CHOP's Research Recognized as Among Best in 2009
Published on in CHOP News
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Published on in CHOP News
December 22, 2009 — A landmark autism study and a dramatic success for gene therapy in reversing inherited blindness, both at The Children’s Hospital of Philadelphia, were recognized among the top scientific achievements in 2009, according to three national publications: Time magazine, Discover magazine and the journal Science.
“Our researchers and physicians are pushing the boundaries of biomedical knowledge, and advancing care for children worldwide,” said Philip R. Johnson, MD, chief scientific officer at The Children’s Hospital of Philadelphia. “We are proud to see some of these exciting accomplishments recognized in a broad public forum.”
The largest-ever genetic study of autism spectrum disorders (ASDs), led by Hakon Hakonarson, MD, PhD, director of the Center for Applied Genomics at The Children’s Hospital of Philadelphia, identified DNA variations that account for as many as 15 percent of all ASD cases. Pinpointing a gene region that affects how brain cells connect with each other in early childhood, the study appeared in April in the journal Nature.
In October, researchers from the Center for Cellular and Molecular Therapeutics (CCMT) at Children’s Hospital and from the University of Pennsylvania School of Medicine reported in The Lancet that they used a single injection of gene therapy to improve vision in five children and seven adults with Leber’s congenital amaurosis (LCA), a rare form of inherited blindness.
Six of the patients improved enough to no longer be classified as legally blind, with the best results occurring in the children. The study leaders were Katherine A. High, MD, (co-first author and director of the CCMT) from Children’s Hospital; Jean Bennett, MD, PhD, senior author, from Penn; and Albert M. Maguire, MD, (co-first author), from Penn and Children’s Hospital.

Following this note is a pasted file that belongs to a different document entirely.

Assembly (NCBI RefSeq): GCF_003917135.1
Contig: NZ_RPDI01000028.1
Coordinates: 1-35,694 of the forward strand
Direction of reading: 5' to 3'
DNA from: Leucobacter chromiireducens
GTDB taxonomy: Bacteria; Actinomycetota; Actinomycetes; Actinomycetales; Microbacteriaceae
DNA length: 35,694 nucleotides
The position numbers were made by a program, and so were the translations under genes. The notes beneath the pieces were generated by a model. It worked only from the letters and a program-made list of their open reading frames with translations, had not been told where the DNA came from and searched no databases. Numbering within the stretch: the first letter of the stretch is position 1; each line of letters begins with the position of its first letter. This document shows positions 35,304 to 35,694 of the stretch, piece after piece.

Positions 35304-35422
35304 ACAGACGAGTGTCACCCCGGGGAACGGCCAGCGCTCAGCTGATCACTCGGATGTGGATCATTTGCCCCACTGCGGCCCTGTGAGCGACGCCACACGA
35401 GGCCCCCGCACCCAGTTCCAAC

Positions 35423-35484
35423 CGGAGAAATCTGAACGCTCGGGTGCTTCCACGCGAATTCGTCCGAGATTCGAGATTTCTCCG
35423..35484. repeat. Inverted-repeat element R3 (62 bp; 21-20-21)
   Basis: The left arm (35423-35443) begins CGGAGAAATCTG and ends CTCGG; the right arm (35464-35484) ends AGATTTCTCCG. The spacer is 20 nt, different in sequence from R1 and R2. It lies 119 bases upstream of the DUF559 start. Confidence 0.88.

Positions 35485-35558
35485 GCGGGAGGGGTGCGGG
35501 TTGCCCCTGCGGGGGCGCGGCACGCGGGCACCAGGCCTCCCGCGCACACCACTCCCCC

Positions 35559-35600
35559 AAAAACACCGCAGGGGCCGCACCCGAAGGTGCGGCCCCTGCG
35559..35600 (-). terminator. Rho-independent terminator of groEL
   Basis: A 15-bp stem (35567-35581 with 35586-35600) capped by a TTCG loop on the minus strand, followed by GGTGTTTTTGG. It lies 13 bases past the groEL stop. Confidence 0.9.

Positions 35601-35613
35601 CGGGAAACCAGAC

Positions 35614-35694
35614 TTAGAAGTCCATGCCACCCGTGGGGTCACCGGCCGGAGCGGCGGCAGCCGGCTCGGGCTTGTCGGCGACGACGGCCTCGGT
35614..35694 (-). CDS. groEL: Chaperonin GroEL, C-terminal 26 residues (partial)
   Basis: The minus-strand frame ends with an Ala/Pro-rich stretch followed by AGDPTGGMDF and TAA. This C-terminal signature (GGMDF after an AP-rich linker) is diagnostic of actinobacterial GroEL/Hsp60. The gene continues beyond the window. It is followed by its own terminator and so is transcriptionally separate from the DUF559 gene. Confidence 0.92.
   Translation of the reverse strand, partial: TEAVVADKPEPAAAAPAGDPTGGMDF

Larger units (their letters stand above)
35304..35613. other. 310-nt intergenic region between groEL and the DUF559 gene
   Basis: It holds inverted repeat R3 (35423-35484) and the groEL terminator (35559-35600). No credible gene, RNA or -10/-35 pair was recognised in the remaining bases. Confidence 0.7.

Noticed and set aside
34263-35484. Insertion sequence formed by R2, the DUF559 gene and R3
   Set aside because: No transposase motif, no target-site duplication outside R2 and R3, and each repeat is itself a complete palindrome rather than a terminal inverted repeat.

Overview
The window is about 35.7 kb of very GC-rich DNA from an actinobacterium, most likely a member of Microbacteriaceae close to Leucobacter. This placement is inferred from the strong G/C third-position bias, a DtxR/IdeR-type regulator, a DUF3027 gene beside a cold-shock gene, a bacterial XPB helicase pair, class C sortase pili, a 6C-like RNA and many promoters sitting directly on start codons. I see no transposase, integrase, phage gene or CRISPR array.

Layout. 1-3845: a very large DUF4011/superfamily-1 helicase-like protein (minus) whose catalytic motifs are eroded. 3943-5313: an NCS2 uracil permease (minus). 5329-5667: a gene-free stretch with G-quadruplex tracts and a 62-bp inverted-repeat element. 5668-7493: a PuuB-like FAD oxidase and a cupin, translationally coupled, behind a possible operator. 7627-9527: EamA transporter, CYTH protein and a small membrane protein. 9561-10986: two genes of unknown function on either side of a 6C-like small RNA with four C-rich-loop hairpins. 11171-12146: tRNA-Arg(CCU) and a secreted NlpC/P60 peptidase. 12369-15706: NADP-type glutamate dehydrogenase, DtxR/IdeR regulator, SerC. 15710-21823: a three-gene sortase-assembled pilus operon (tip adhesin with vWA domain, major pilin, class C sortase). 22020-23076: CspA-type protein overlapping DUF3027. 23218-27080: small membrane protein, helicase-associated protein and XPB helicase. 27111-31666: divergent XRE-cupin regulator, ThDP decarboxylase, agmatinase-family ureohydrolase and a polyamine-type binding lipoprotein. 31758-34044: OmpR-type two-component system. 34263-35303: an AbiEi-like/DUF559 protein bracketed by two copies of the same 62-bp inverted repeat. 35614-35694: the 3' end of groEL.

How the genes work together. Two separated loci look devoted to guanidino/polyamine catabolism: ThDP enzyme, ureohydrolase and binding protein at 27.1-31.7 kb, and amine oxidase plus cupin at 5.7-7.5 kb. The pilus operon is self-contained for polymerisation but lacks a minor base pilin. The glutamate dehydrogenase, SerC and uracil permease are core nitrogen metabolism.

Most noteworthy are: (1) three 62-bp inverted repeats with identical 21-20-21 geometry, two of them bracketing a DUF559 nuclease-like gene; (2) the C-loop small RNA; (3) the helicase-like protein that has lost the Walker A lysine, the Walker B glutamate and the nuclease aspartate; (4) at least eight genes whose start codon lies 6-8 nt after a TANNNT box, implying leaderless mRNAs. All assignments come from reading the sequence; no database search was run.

Discover magazine, covering the 100 top science stories of 2009 in its Jan./Feb. 2010 issue, cited the autism study in its #1 article, “Vaccine Phobia Becomes a Public Health Threat.”
In the context of the belief, unsupported by research, that vaccines cause autism, it noted that “scientists have made notable progress in understanding autism,” and referred to the study led by Dr. Hakonarson. The same article quoted nationally known vaccine expert and author, Paul Offit, MD, chief of Infectious Diseases at Children’s Hospital, noting that current research is evolving quickly in uncovering the true causes of autism.
The same issue of Discover also lauded the LCA gene therapy clinical trial as an example of the “remarkable turnaround” in the fortunes of gene therapy in an article titled, “The Age of Genetic Medicine Begins.”
The weekly journal, Science, took a similar approach in its brief news article in its Dec. 18 issue, “Gene Therapy Returns.” It pointed out that children in the LCA trial “gained enough vision to play sports and stop using learning aids at school.” Science has an annual news feature, Breakthrough of the Year (this year the discovery of the fossil, Ardipithecus ramidus, a human ancestor) and the multiple successes of gene therapy were counted among the runners-up.
Finally, Time magazine cited the autism gene study among its top 10 medical breakthroughs, published on the magazine’s website on Dec. 8. Under “New Research in Autism,” Time noted that the study represented a possible genetic clue to the recent rise in ASD cases reported in the U.S.